It’s time Westminster listened to us. I hope they hear loud and clear on 7 May.

    See for yourself – you can watch the video of the whole debate on the Sheffield Star’s website

  • What would you like to say to Nick Clegg?

    2042109820Tomorrow I will be debating with Nick Clegg about the forthcoming General Election.

    In the only local debate that Clegg has agreed to attend, myself and the other candidates will have a chance to answer questions from the people of Sheffield.

    Sadly, it’s not open to the public but it will be reported live on Twitter (@SheffieldStar) and later the whole debate will be published online.

    You can can find out more on the Star’s website.

    In the meantime, what would you like me to say to Nick Clegg?

  • Education Question Time in Sheffield

    Sheffield EQT flier 4As the General Election looms, there are more and more opportunities to hear what each of the candidates have to say.

    The NUT has organised a Question Time event here in Sheffield Hallam to talk about education. Having spent most of my career working in education, it’s a subject close to my heart.

    Our ability to thrive as a modern, successful economy depends on a well trained workforce. Sheffield hospitals rely on trained nurses, and the steelworks rely on qualified engineers. Simply put, better education and training leads to a more engaged workforce in all sectors of our economy.

    But more than that, learning (in all its guises) is, in and of itself, a good thing.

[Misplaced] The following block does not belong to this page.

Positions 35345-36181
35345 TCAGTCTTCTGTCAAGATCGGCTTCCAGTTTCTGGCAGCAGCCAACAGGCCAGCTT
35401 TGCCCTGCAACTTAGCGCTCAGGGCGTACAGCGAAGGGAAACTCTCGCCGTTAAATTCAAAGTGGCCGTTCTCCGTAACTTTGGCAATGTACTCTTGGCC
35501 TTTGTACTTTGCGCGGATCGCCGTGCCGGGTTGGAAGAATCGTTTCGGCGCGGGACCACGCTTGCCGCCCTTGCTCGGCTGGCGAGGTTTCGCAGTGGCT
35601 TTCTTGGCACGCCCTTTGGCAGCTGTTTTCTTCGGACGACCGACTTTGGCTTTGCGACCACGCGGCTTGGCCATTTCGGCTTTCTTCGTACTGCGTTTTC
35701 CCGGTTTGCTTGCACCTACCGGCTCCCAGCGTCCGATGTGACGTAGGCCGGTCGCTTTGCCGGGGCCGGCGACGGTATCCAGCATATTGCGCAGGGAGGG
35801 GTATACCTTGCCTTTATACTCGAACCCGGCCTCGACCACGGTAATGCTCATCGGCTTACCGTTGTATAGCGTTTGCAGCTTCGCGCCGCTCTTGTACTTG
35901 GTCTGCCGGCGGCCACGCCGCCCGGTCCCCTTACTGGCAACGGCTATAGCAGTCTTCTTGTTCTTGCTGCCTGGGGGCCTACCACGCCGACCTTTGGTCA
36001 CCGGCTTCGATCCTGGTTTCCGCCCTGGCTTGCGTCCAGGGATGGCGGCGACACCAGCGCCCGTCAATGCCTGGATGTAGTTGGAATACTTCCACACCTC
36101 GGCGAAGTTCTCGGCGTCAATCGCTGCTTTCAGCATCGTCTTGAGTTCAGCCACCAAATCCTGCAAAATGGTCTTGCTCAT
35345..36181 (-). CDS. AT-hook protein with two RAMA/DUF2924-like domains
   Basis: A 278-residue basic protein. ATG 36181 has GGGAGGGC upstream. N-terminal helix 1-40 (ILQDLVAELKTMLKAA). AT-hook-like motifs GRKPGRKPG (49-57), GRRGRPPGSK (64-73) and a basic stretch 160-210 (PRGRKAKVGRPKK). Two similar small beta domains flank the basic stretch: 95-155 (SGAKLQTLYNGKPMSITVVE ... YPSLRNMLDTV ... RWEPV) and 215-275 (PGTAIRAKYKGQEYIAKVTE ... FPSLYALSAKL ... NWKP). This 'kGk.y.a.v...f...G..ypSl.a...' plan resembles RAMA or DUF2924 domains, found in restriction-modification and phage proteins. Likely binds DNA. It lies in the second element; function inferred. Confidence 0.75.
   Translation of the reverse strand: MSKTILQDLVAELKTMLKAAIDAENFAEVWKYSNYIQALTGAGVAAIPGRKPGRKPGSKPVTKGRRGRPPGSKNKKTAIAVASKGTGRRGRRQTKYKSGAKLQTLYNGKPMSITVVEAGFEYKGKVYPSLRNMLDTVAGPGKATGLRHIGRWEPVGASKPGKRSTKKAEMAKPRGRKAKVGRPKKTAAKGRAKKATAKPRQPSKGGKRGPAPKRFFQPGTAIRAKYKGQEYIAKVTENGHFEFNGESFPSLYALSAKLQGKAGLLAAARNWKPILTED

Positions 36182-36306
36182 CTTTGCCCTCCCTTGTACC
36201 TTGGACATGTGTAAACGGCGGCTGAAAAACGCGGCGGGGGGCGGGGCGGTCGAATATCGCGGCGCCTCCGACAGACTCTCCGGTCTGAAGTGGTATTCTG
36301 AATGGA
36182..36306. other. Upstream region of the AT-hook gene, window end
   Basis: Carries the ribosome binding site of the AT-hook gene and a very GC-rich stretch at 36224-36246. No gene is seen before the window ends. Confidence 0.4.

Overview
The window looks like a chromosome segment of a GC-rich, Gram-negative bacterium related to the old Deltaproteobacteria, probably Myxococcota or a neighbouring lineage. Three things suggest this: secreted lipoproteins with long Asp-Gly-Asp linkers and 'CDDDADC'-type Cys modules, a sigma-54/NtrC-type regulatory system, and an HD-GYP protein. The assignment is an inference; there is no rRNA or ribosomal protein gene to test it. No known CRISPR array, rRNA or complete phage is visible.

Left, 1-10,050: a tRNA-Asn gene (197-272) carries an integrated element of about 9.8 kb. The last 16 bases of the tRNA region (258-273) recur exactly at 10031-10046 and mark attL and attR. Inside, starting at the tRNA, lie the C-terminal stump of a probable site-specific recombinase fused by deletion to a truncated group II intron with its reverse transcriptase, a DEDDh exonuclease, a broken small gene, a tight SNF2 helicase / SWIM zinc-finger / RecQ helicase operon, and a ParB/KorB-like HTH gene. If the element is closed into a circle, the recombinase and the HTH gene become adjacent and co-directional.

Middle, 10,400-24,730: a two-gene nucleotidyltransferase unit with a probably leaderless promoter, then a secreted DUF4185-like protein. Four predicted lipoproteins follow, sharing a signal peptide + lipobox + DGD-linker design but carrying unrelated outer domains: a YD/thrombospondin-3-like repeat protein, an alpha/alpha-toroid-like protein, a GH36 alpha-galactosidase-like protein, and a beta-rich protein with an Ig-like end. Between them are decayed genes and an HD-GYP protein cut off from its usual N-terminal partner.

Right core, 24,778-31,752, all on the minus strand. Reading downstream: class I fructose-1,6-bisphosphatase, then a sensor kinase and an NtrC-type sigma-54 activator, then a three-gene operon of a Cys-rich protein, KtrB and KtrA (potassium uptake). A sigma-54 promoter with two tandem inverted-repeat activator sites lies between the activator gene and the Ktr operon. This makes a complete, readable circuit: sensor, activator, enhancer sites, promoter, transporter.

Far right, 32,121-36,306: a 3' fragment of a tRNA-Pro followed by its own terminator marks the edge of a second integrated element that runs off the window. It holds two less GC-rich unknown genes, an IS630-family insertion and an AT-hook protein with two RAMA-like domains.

Education translates into personal fulfilment, a stronger, more prosperous and understanding society; cultural richness, greater creativity and innovation.

    I’ll be very happy to talk about these issues with the candidates standing on behalf of the Westminster Parties.  It’s an open invite. Please join us.

    The event takes place on Tuesday 24 March between 6 and 7pm at High Storrs School, S11 7LH. You can book your place through Eventbrite.

  • Martin Bell reflects on my Independent campaign in Sheffield Hallam


    Trying to be an Independent MP is a brave or foolish thing, depending on your perspective.

    Tomorrow (Monday) morning on BBC Radio Sheffield you can listen to Martin Bell consider my chances as I take on LibDems and other Westminster Parties in Sheffield Hallam. The piece will air at 7.20 and again at 8.20am.

    Brave or foolish, if you care about something, you have to do something, don’t you?

  • Out and about

    carlton reeveEach week we’re meeting more and more people in Sheffield Hallam. Again today our growing band of supporters will be delivering flyers across the constituency.